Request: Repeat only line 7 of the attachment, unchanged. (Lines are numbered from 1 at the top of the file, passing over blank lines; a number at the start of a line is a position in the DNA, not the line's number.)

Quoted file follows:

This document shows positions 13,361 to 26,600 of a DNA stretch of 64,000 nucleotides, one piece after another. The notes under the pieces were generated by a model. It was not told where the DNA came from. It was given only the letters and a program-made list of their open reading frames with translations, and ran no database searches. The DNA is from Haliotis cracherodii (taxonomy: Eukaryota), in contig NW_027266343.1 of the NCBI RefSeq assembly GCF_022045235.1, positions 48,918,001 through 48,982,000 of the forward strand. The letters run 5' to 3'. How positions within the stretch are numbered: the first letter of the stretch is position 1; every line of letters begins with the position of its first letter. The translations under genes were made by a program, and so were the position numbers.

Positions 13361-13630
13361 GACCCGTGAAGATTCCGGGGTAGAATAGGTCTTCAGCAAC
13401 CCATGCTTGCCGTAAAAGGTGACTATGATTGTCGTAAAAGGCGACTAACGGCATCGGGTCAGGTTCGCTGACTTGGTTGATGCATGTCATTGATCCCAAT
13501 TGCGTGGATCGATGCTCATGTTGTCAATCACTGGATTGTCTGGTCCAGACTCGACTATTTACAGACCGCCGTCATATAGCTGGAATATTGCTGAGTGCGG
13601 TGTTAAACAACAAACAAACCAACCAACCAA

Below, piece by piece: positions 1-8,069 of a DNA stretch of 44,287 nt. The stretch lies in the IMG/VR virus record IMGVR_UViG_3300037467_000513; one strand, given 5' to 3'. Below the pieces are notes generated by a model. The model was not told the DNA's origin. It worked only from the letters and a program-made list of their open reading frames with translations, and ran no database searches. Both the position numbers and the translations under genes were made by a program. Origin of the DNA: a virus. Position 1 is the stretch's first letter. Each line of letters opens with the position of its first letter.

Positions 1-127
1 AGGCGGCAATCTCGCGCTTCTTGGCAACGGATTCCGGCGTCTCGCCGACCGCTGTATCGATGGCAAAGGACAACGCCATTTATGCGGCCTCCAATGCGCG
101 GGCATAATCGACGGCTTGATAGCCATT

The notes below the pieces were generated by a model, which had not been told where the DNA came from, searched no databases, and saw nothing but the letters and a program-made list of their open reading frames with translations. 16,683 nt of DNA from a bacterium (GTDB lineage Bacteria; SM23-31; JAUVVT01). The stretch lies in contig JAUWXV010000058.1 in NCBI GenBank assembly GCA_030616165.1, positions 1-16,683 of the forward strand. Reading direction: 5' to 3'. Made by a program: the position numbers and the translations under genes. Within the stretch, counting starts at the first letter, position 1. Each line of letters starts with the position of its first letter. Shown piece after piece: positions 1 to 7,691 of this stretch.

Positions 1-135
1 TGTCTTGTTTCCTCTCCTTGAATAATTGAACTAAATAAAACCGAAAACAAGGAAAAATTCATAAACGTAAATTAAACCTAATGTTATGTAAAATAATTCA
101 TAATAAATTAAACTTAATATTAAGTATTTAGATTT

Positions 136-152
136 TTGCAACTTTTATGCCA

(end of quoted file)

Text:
Below, piece by piece: positions 1-8,069 of a DNA stretch of 44,287 nt. The stretch lies in the IMG/VR virus record IMGVR_UViG_3300037467_000513; one strand, given 5' to 3'. Below the pieces are notes generated by a model. The model was not told the DNA's origin. It worked only from the letters and a program-made list of their open reading frames with translations, and ran no database searches. Both the position numbers and the translations under genes were made by a program. Origin of the DNA: a virus. Position 1 is the stretch's first letter. Each line of letters opens with the position of its first letter.